“Are you seriously? Are you going as Disney princesses? You wanker, we’re not five. I’ve got to put this on Facebook,” shouted a woman at her astonished friend on a train I was on the other day, out of the blue and many decibels higher than their until-then muted conversation. “I mean, it’s just not very expansive, is it? You can’t really go off list with it. I like going off list.” Aside from asking the obvious question of what the hell this even means, the point is that she did put it on social networking. There and then, on the train, forcing her devastatingly embarrassed friend to slide sheepishly down her chair, shell-shocked at what had just happened, at how in a single moment she had been so ruthlessly and comprehensively humiliated in both her real and virtual worlds.
This kind of blurring of the virtual and reality is the crux of my problem with how many people use and see the internet today. The often quietly held but nevertheless palpable smugness contained in the notion that more friends or followers on a social network somehow translates to, if not necessarily being more popular, being somehow better in the real world. Taking pictures of anything and everything without discretion with the sole purpose of posting them online to have moment after moment validated by an online entity virtually anonymous to that person in their actual life, as if somehow those moments don’t hold any value otherwise.
I am both astounded by the Internet and totally overwhelmed by its weight and that of the information we’re expected to absorb. I’m curious to know where it will lead. We’ve evolved into a species that is able to both shop and shit at the same time and that should be, I think, a source of both amazement and concern. Which way will the internet take us. How far will it go? Is this evolution at all, or are we regressing, learning to not need to know or do anything for ourselves at all?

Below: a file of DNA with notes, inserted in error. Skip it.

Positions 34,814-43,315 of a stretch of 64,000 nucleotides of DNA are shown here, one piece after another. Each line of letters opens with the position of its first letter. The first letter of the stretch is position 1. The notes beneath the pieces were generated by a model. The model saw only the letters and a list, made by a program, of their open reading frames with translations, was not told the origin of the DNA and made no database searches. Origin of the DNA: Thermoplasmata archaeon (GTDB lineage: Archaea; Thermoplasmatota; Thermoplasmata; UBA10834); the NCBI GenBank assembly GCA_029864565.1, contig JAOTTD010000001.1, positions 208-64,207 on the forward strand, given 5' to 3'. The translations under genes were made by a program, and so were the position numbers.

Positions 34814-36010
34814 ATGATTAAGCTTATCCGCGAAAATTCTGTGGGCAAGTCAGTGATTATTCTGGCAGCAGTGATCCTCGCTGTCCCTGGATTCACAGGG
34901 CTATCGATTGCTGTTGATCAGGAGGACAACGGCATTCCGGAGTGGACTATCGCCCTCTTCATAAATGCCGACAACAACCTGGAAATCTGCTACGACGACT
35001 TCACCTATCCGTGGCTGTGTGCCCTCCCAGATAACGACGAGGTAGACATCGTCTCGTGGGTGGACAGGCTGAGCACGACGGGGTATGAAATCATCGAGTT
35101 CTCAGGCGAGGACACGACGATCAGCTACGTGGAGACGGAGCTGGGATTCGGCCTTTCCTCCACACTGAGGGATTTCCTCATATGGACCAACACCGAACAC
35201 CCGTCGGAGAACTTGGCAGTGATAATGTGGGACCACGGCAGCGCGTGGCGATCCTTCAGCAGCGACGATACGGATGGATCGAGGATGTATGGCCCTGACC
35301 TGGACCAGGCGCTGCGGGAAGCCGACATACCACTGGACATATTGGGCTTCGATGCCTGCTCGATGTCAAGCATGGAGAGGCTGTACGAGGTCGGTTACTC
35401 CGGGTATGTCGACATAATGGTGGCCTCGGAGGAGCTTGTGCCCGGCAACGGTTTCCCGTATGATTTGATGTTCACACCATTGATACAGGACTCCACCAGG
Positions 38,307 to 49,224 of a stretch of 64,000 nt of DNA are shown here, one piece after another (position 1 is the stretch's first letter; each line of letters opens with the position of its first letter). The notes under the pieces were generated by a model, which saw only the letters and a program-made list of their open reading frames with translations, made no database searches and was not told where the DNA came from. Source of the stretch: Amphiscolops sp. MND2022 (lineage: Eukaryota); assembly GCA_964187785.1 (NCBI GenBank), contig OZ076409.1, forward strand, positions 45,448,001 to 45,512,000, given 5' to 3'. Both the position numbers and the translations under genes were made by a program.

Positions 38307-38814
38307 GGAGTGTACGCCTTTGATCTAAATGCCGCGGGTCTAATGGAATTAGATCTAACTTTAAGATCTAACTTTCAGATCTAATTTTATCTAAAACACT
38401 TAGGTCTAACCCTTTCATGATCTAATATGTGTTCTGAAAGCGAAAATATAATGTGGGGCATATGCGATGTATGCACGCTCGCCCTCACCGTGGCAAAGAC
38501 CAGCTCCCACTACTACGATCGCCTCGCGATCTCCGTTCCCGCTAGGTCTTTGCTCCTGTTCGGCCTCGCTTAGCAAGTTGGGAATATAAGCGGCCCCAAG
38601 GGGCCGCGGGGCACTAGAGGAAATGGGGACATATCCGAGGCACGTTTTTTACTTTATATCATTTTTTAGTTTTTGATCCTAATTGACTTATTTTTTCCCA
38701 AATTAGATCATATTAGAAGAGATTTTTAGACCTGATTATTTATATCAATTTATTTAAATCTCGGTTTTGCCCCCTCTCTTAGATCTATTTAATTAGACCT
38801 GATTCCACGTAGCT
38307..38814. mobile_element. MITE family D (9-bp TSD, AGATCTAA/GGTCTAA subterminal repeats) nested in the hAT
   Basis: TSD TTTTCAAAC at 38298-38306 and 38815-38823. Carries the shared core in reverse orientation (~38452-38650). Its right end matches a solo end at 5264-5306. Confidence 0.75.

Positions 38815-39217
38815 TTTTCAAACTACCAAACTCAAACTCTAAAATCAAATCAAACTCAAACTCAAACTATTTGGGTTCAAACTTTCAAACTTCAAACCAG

Where are you meeting her?
Dunno, but I’ll find out from my phone when I get there.
You still use a phone? Luddite. I’ve got had of those communication chips sewn into my brain.
Oh great, can you search-engine how to tie a shoelace for me?
Why would you need to do that? You’ve got electronic shoes.
Is this how it’s going to be?
Thank you for reading. I obviously don’t have the answers but I would like to make a few suggestions about how it might be possible to survive this brave new world with at least your dignity, respect for others and humanity in tact. A kind of internet manifesto, I guess.
Keep your head out the clouds even if everything you own will soon be suspended in one. Don’t let ‘like’ become shorthand for ‘I can’t be arsed to think’. Consider not commenting unless you truly understand and have an argument propped up with some solid facts to bring to the debate. Take a step back, read that article to the end before reacting – maybe even get a bit objective and read a couple of different views on the subject. Ask yourself if what you’re doing is constructive, if will add anything to this incredible resource. If you have to shop and shit at the same time, be mindful of the fact that it’s only acceptable on the toilet with an internet-connected phone – Sainsbury’s will take a dim view of anyone who attempts this in one of its stores. Remember it’s always OK to slag off Gordon Ramsay. And please think twice before sharing pictures of what you’ve put on your fucking toast.